Designers can take an idea and turn it into a masterpiece of user interactivity, and because of their competence in all things aesthetic and interface, they’re often asked to undergo tasks that, honestly, should not fall on their shoulders. Yet, they still trudge along in the noble effort to retain clients. One of the worst types of encounters they are faced with comes in the form of web security, which is about as close to web design as a beanie is to jogging shoes. Sure, they’ll get used by the same person, but their origins are wildly different.
In many cases, designers will reach out through channels like Craigslist to find one-off programmers and “security experts” but often end up short in terms of accountability or assurance. But, for those who want to come out of the task looking like an internet champion, there are some security tools available that will not only get the work completed, but they will help keep a website or web app safe for as long as required.
As a web security service, Checkmarx is one of those end-all, be-all products that will cover anything. Their tools not only cover everything from the OWASP top 10 and SANS list of known security breaches, but they have some killer services that a designer can use to significant effect. As far as these are concerned, the best comes in the form of software code analysis that checks web applications for vulnerabilities and can even deploy fixes for these security holes.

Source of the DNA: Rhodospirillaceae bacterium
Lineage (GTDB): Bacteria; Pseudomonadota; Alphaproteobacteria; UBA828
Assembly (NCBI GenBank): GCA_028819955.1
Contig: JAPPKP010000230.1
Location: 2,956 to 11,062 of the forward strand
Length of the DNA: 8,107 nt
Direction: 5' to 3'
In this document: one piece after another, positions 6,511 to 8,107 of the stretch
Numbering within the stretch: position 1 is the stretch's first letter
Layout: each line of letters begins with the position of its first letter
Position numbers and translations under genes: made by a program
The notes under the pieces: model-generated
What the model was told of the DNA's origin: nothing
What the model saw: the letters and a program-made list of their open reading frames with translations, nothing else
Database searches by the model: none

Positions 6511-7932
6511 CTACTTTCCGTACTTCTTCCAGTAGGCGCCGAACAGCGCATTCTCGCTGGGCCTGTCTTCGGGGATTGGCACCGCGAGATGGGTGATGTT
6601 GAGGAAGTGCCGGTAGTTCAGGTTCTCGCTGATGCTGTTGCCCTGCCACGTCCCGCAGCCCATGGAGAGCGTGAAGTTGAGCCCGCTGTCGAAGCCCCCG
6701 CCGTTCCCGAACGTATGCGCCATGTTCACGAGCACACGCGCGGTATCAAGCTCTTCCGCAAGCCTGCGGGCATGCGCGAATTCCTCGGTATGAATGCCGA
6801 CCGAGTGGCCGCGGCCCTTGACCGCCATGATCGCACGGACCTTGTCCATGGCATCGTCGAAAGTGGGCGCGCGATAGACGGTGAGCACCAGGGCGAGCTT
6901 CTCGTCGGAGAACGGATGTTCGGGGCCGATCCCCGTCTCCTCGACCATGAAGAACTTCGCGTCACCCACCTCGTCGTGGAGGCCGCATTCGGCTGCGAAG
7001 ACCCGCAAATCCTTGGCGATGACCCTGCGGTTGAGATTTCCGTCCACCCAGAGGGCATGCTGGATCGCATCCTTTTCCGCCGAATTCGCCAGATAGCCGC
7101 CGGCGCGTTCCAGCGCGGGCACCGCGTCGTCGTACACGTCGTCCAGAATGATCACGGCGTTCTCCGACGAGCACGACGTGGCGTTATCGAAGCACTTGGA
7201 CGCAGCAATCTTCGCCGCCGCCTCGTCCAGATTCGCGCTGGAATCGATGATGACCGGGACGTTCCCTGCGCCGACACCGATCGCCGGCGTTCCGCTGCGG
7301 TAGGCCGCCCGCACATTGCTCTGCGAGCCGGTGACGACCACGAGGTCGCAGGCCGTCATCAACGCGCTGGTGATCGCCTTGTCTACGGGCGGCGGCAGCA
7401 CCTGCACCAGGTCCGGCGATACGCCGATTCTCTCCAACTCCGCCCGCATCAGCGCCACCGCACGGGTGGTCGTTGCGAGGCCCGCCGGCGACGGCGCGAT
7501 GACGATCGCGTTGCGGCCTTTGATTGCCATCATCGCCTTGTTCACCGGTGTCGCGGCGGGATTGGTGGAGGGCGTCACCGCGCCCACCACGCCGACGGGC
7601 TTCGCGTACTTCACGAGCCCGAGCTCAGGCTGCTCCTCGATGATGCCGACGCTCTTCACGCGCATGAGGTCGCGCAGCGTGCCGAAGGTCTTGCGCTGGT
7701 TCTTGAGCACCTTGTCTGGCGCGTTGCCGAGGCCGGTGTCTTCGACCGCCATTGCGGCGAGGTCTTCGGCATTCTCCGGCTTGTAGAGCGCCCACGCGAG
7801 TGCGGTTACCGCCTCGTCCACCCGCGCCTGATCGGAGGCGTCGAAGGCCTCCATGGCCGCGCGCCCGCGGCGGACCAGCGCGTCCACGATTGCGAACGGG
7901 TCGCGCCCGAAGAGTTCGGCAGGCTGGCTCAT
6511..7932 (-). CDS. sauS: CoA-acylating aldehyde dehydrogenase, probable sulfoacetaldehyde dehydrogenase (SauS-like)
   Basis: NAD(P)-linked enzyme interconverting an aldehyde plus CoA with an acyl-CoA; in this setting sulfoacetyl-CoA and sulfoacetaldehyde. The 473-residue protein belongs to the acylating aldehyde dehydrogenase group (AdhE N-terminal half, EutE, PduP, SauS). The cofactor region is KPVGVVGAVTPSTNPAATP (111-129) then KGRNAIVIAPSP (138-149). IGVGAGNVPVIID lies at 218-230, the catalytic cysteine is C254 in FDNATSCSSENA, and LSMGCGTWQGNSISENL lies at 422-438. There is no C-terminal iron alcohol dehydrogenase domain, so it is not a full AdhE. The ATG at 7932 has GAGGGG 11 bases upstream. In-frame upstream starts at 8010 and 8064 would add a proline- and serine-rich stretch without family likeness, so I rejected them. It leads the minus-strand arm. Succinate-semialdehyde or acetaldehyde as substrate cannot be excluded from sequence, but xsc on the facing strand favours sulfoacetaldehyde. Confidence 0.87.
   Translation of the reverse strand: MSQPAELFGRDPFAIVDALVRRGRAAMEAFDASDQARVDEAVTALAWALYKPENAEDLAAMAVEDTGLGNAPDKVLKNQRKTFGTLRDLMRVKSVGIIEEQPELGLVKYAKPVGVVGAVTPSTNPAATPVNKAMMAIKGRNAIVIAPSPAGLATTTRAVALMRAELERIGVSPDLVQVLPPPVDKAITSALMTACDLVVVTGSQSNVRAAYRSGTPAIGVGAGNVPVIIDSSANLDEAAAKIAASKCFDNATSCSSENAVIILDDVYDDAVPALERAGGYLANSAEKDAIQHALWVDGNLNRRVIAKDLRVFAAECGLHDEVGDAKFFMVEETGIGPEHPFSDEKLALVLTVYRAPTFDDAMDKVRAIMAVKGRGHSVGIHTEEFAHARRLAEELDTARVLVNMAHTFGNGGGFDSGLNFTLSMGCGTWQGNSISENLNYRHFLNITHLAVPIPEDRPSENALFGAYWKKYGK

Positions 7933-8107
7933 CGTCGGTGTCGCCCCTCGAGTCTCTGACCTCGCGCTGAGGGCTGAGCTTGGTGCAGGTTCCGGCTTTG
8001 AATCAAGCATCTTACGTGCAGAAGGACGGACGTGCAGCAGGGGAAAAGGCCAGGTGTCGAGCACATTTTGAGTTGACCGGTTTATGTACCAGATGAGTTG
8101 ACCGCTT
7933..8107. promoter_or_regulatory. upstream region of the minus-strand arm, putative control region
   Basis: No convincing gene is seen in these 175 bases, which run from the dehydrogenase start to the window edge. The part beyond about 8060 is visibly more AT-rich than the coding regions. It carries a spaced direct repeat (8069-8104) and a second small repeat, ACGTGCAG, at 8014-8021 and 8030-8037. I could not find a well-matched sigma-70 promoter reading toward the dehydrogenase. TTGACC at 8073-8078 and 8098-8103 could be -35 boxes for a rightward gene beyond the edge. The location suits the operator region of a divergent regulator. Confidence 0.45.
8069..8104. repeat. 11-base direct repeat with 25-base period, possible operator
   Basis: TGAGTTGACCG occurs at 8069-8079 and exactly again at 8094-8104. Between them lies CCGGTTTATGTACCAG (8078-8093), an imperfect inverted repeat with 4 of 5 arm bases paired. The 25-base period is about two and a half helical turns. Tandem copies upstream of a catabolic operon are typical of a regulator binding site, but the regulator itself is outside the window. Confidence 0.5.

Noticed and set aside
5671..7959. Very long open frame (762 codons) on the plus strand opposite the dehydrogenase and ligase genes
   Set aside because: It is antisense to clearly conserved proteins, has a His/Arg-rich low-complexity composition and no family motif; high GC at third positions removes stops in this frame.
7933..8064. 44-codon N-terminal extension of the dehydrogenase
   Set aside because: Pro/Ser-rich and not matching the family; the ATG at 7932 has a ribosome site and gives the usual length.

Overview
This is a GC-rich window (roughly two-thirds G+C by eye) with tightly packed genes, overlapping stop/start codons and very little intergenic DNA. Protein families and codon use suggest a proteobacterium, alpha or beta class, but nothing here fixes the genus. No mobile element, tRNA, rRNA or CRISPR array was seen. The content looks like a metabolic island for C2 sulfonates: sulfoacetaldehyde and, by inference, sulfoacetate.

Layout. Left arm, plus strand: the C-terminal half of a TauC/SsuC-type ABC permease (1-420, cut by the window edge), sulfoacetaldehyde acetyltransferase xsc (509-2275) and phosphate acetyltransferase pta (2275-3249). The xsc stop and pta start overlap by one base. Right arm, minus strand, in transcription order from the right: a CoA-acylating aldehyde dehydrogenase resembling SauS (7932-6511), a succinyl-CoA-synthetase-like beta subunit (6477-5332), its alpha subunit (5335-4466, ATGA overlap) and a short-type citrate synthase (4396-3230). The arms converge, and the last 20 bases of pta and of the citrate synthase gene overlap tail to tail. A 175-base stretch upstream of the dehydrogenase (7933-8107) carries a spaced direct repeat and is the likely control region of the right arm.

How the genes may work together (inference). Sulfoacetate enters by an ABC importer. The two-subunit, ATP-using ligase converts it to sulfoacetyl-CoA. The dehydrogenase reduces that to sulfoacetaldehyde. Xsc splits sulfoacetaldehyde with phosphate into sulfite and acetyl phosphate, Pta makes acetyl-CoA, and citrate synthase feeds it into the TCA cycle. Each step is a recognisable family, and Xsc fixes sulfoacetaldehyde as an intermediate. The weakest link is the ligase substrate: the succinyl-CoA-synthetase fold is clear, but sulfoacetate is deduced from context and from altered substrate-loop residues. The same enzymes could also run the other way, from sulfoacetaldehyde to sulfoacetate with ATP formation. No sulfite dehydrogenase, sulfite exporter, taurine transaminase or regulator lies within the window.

They go far beyond just that, though, and are a trusted enough resource that their clientele includes behemoths like the federal government and Deutsche Telekom (The company behind T-Mobile). Their ability to find system vulnerabilities as well as offering access to an abundance of tools to fix any issues make Checkmarx unbeatable in the realm of security.
Designers looking for something that’s primarily created for ease of use can get a ton of mileage out of Netsparker. Their initial scans will offer suggestions for web application improvement while not really requiring the user to learn much about why things should be made more secure.
That being the case, it’s a perfect tool for web designers who don’t want to spend any time customizing their defenses while still allowing them to inform a client that his or her website or web apps have security in place.
Though the Trust Guard website could use a good graphic designer (I’m looking at you, reader. Send them a message), the services available through Trust Guard are particularly useful in building a site’s on-the-spot trustworthiness as they offer security, business and privacy seals.
To qualify for one of these seals, site builders must go through specific processes to determine that requirements are met (many of which can be done with Trust Guard’s tools), which can lead to higher conversion rates. Security options include PCI compliance, website security and point-of-sale terminal scans, so Trust Guard is particularly useful if you’re building an interface for brick-and-mortar clientele.
Are there any other tools you’ve come across that make your job as a web designer easier when dealing with web or application security? Let us know in the comments below!
[Image source: pixabay.com]